“Immigrant Workers in the U.S. Labor Force” from the Brookings Institution and the Partnership for a New American Economy analyzes the differences in vocation and education levels of immigrant and native-born workers in the American economy. The study provides new insight into the roles of immigrant workers, by providing sector-specific analysis of four low-skilled and four high-skilled parts of the economy.
The principal findings of the study include:
Immigrants and native-born workers tend to work in different jobs within both high- and low-skilled industries.
In the healthcare industry, immigrants are nearly twice as likely as native-born workers to work as physicians and surgeons (7.7% and 4.0%, respectively), but also nearly twice as likely as native-born workers to work as home health aides. (19.0% and 10.3%, respectively)
In the agricultural sector, immigrant workers are most likely to work as farm workers (60.5% of all immigrants), while native-born workers are most likely to work as ranchers or farmers. (35.5% of all native-born)
In construction, immigrant workers are most likely to work as laborers (25.6% of all immigrants) while native-born workers are most likely to work as managers. (14.3% of all native-born)
In the food service industry, immigrants are more than twice as likely as native-born workers to work as cooks (31.5% and 14.2%, respectively), but more than 40 percent less likely than native-born workers to work as waiters or waitresses. (15.7% and 24.5%, respectively)
In the life sciences industry, immigrant workers are most likely to work as medical scientists (18.5% of all immigrants) while native-born workers are most likely to work as managers. (10.2% of all native-born)
In the accommodations sector, immigrant workers are nearly three times as likely as native-born workers to work as maids and housekeeping cleaners. (39.7% and 15.9%, respectively)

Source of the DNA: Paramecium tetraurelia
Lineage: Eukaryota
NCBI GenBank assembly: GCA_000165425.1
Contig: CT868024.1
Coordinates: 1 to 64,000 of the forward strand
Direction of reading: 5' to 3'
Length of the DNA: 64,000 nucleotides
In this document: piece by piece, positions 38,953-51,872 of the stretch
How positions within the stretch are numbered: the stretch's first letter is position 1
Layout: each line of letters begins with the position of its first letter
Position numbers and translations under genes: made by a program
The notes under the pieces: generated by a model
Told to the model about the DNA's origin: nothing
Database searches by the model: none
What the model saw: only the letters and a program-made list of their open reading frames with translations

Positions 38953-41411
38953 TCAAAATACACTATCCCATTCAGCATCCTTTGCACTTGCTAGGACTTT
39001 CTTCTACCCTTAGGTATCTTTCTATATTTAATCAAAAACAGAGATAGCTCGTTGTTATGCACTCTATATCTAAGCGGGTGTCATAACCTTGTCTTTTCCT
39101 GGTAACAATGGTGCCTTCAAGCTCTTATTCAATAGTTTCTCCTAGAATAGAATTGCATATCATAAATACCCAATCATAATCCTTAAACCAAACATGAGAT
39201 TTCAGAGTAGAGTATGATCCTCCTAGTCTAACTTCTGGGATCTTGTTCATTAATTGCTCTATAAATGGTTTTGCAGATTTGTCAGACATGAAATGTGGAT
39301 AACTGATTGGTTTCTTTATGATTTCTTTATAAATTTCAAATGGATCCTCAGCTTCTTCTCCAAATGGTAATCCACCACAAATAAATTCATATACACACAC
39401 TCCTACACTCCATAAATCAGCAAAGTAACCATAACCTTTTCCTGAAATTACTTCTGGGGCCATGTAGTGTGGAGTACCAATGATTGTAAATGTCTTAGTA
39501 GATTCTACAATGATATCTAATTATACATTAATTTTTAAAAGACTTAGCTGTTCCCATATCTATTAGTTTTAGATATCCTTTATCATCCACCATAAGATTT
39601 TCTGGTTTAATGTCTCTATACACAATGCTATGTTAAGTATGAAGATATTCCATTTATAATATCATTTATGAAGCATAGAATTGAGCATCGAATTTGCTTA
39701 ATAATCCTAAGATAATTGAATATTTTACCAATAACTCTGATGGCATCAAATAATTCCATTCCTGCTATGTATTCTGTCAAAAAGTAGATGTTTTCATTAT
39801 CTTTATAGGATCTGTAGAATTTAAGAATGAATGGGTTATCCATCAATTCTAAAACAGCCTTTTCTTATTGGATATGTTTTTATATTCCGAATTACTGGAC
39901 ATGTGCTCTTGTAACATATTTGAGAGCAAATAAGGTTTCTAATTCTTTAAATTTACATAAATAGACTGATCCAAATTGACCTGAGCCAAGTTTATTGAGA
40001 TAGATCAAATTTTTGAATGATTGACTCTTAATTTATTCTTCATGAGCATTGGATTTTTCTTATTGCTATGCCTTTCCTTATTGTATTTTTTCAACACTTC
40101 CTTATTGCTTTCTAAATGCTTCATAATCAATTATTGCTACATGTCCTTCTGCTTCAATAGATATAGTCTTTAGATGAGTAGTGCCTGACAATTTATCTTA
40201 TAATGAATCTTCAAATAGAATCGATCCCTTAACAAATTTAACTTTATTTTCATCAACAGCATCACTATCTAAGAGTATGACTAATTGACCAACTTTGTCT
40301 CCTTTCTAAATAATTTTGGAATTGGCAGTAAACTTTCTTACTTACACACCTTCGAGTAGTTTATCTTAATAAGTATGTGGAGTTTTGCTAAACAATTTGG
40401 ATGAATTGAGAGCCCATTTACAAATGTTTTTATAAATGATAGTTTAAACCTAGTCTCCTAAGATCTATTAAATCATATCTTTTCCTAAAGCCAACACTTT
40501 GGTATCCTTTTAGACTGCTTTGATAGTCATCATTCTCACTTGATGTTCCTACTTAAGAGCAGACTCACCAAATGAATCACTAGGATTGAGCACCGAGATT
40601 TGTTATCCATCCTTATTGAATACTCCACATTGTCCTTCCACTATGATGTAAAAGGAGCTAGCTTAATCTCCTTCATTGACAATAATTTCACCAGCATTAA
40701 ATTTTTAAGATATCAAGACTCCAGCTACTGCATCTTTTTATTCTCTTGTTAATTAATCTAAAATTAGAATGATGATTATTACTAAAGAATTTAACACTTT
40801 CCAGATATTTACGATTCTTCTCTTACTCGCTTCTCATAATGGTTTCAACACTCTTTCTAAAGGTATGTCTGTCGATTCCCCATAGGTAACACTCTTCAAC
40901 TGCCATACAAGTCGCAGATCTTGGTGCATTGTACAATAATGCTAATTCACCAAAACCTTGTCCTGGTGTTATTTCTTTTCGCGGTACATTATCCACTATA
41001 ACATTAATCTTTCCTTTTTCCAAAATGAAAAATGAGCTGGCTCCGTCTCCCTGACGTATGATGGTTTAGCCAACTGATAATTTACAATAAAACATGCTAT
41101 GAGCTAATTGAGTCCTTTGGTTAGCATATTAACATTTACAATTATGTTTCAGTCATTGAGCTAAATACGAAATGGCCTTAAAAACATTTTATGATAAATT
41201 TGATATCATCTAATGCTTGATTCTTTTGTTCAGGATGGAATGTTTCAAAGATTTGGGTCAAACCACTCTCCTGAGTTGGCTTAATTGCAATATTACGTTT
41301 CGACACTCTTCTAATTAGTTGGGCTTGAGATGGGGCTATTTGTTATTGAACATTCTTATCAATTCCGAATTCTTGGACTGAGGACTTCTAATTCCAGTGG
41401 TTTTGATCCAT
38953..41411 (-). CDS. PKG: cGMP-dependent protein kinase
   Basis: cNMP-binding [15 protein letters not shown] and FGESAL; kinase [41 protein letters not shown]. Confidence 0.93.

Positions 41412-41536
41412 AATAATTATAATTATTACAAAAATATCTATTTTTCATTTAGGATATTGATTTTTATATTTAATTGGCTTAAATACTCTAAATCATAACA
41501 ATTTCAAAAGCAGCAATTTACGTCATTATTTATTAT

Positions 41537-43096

Immigrants and native-born workers have different levels of education.
In the high-skilled sectors, immigrants are slightly more educated than native-born workers, including in the information technology industry, where 87.2% of immigrant workers have a bachelor’s degree or higher, compared with 72.5% of native-born workers.
In the low-skilled sectors, immigrants are less educated than native-born workers, including in the agriculture industry, where 74.6% of immigrant workers lack a high school diploma, compared with 30.1% of native-born workers.
Overall, immigrants are far more likely to lack a high school diploma, with 28.9% of immigrants lacking a high school diploma compared with 7.4% of the native-born, and they are equally likely to have a graduate degree, with 11.0% of immigrants and 10.7% of native born holding graduate degrees.
Immigrants play a large and growing role in the U.S. workforce. The percentage of immigrants in the population has increased roughly 160 percent since 1970, but the percentage of immigrants in the workforce has increased more than 200 percent over that time, indicating that immigrants are increasingly likely to be of working age.
The flow of immigration parallels changes in the U.S. economy. The percentage of new workers in the labor force who are foreign born has increased during periods of pronounced economic growth and slowed when the economy weakened.
Immigrants are heavily represented in 8 of the 15 occupations that the Bureau of Labor Statistics expects to have the highest absolute job growth between 2010 and 2020.